From the March 24 edition of PBS' NewsHour:
JOHN YANG (HOST): Dominic, help us put this in perspective. How does both what Charlotte did in their ordinance and what the North Carolina state legislature did fit into the spectrum, as it were, of what's going on around the country in city councils and in state legislatures?
DOMINIC HOLDEN: What the city council did in Charlotte was very common in the United States. There are about 200 cities with ordinances like these that ban discrimination against LGBT people. What the lawmakers did in the North Carolina capitol in response is increasingly common this year. There were more than 100 bills filed that target LGBT people in some way, an unprecedented number, and that is seen as a backlash to the decision last year by the U.S. Supreme Court, which allowed marriage in all 50 states between same-sex couples. These bills have a number of forms. Some of them are religious protection bills, such as one in Missouri, and another one in Georgia right now, although the one in North Carolina was somewhat unique, in that it combined two other types of bills we have seen. One is a preemption bill that overrides local jurisdictions, and the other would ban transgender students from school restrooms that correspond with their gender identity. And so North Carolina put these two together. And the second one about banning students from school restrooms is the first of its kind in the entire country. And there are questions then raised about what this means legally for the state. The Obama administration has said that civil rights laws ban that sort of discrimination against transgender people in schools, and so this seems like it's ripe for a legal challenge.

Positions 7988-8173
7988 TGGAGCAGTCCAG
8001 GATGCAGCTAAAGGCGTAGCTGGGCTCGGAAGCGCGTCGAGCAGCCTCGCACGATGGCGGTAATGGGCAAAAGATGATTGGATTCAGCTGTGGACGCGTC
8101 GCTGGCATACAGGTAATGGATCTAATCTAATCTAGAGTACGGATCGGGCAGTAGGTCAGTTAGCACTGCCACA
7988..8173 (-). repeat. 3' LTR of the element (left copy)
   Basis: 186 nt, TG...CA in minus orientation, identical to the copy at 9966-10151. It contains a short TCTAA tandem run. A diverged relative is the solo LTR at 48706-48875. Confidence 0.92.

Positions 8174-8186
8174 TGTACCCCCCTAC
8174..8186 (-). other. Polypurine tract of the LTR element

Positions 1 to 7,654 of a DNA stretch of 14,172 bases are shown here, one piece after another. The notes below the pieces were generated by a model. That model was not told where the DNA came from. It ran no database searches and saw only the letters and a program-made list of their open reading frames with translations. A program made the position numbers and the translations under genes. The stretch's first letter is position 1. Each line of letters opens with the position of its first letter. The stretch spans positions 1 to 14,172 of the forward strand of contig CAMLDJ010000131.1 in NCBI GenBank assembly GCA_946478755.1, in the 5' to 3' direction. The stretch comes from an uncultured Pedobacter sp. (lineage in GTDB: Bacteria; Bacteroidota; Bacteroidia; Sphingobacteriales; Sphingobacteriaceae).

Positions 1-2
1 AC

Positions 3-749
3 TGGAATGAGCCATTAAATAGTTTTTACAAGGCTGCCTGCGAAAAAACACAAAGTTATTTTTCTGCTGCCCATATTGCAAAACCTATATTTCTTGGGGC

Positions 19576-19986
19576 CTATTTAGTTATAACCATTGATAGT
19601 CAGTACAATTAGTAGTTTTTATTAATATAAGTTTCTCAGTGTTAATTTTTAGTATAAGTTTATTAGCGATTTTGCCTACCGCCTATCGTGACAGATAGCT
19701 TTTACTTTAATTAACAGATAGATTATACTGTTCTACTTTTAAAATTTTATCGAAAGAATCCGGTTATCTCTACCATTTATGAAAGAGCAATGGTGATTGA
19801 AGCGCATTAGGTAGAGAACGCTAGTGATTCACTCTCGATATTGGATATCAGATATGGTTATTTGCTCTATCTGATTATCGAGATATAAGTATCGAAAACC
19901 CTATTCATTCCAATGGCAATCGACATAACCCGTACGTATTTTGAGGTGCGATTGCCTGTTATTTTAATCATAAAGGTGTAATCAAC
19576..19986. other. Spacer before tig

YANG: Dominic, you mentioned the same-sex marriage decision by the Supreme Court last year. We have also seen gays in the military issue being resolved. Is this now the new battleground for LGBTQ rights in state legislatures over issues like this?
HOLDEN: After marriage equality, there's no question that the primary interests of the LGBT movement is to pass nondiscrimination protections federally. Where they're running into problems is on the local level with this issue about bathrooms. But it's important to note that in the 200 cities and 17 states with laws like this already on the books, there are no examples documented of someone using it for nefarious purposes, of a transgender person who is this sex predator in the bathroom. It's got no factual foothold. If anything, the irony in this is that it actually would require -- and North Carolina now requires transgender men who have beards, who are muscular, to use the women's restroom. So it actually creates the very problem that it claims to solve. Nonetheless, it's really put LGBT advocates in a difficult place because they haven't figured out how to respond to this. And for the most part, they have not taken it on directly.